Worcestershire County Council has joined a national call for the Government to produce an urgent comprehensive strategy for rural areas in preparation for Brexit.
It comes following a warning that people living in towns and villages 'simply cannot afford to wait any longer for politicians to take their concerns seriously and act on them'.
The national call is the result of concern that deep-seated challenges to the sustainability of rural communities and service delivery in rural areas have been inadequately addressed by Central Government and the situation has become urgent.
Significant numbers of people from rural areas are moving to urban-based areas and this continues to be a source of concern. Also a concern is the prevailing sense that the potential of rural areas is being squandered, despite projections that unlocking their digital potential could add at least £12billion of extra productivity each year to the UK economy.
Fuelling concern further is the fear that the UK’s exit from the EU will serve to compound these existing challenges, and others, not least as in many respects the current model is heavily reliant on EU policies and funding streams.
Membership organisation Rural Services Network is leading the national call and is urging the Government to produce a new strategy for rural areas which ensures existing mainstream policies work for these towns and villages.
Councillor Ken Pollock, Cabinet Member with Responsibility for Economy and Infrastructure, said: "In Worcestershire, 26% of our population live in rural areas so that is why we need a comprehensive strategy as soon as possible.
"The importance of providing services that rural residents and business need is central to the objectives of this Council's Corporate Plan, Shaping Worcestershire's Future, including services that support some of the most vulnerable people in our county requiring adult and children's social care."
In acknowledgement of the numerous challenges faced by rural areas, the Rural Services Network has produced a report identifying several priority areas for a new Government Rural Strategy and the issues they must address. These include:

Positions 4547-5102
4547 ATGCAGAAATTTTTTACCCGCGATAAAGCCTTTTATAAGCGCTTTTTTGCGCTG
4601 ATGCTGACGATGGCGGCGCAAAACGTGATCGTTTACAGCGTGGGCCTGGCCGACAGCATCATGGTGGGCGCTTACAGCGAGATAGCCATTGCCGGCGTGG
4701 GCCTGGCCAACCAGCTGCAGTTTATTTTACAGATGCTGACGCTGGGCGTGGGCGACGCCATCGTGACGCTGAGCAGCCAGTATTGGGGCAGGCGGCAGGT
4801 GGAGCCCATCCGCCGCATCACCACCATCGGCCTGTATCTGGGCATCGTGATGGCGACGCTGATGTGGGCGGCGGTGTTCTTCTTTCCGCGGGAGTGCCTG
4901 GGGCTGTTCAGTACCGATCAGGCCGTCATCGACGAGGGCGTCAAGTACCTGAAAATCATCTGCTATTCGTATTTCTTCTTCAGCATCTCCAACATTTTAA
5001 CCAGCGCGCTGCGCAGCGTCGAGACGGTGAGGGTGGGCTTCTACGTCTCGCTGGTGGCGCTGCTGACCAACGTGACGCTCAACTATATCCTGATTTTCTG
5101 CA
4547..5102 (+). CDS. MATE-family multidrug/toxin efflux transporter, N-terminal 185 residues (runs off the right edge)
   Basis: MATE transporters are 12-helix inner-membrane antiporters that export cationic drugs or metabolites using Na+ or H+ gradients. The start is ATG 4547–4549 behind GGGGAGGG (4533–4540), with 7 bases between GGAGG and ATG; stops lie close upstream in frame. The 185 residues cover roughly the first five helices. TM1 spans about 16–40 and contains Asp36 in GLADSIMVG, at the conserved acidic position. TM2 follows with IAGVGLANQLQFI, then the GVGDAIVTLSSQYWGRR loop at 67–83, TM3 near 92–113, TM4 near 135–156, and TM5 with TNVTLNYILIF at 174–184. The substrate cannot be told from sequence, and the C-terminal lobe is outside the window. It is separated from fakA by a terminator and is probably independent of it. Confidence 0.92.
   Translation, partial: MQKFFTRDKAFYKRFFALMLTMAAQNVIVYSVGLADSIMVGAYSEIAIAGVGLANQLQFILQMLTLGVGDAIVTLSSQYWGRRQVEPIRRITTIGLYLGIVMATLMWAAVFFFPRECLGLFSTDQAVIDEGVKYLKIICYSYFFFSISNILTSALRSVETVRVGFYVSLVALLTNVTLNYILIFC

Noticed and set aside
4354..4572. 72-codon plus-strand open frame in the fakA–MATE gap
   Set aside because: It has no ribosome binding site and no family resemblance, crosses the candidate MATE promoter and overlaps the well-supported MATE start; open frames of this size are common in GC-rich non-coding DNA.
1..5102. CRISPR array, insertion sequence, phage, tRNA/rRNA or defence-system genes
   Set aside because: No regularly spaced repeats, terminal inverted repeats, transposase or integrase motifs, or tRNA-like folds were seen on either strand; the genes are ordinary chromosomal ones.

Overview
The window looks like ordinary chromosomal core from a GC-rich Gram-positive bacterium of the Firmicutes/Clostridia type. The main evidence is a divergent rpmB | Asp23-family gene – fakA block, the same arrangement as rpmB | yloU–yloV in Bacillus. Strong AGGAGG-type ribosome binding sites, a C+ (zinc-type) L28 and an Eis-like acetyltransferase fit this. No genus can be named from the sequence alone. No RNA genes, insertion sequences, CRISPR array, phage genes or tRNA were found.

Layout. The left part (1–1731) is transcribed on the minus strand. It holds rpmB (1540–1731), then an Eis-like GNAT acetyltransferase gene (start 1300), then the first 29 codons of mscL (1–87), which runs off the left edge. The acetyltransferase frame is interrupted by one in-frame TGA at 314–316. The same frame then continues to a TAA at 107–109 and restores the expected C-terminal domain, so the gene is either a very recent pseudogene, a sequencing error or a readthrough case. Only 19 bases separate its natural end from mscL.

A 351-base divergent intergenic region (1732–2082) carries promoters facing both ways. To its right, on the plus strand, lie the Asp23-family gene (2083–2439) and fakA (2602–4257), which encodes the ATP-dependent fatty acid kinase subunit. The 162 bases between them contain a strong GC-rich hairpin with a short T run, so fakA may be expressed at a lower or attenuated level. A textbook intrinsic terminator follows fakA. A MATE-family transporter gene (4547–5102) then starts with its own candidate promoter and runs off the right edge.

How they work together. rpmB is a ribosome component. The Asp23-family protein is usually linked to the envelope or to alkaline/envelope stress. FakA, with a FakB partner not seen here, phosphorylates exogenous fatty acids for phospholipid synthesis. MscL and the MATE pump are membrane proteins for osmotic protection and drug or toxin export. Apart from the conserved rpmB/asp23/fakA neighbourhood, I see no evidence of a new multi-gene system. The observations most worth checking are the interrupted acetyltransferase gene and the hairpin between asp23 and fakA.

- EU support & funding: In 2020, sources of funding which support rural businesses and community development from EU initiatives will end. A new Rural Strategy must provide rural businesses with the support they need to create thriving local economies.
- Broadband connectivity: In England’s rural areas 15 per cent of premises are unable to access broadband connections which the speed regulator, Ofcom, considers necessary for everyday online tasks. A new Rural Strategy must ensure all rural households and businesses have the option of reliable access to broadband and mobile networks.
- Brain drain: There is a significant outflow of people from rural areas to urban-based jobs. A new Rural Strategy must ensure opportunities for quality jobs, skills and training are available so young people can remain local.
- Housing: House prices are, on average, £44,000 higher in rural areas than urban areas. But the median average earnings for rural employment are £21,400, 10 per cent less than England’s average which stands at £23,700.
- Transport: During 2016/17 alone, 202 bus services were withdrawn altogether in shire areas. People of all ages must have the means to travel to services, jobs and for social purposes.
- Health: Rural and urban areas receive similar funding (per resident) under the NHS allocations to CCGs, but this does not reflect the older rural demographic, which places extra demand on NHS services.
The full Rural Services Network report can be found on the Rural Services Network website.
RSN is the national champion for rural services, ensuring that people in rural areas have a strong voice. We are fighting for a fair deal for rural communities to maintain their social and economic viability for the benefit of the nation as a whole.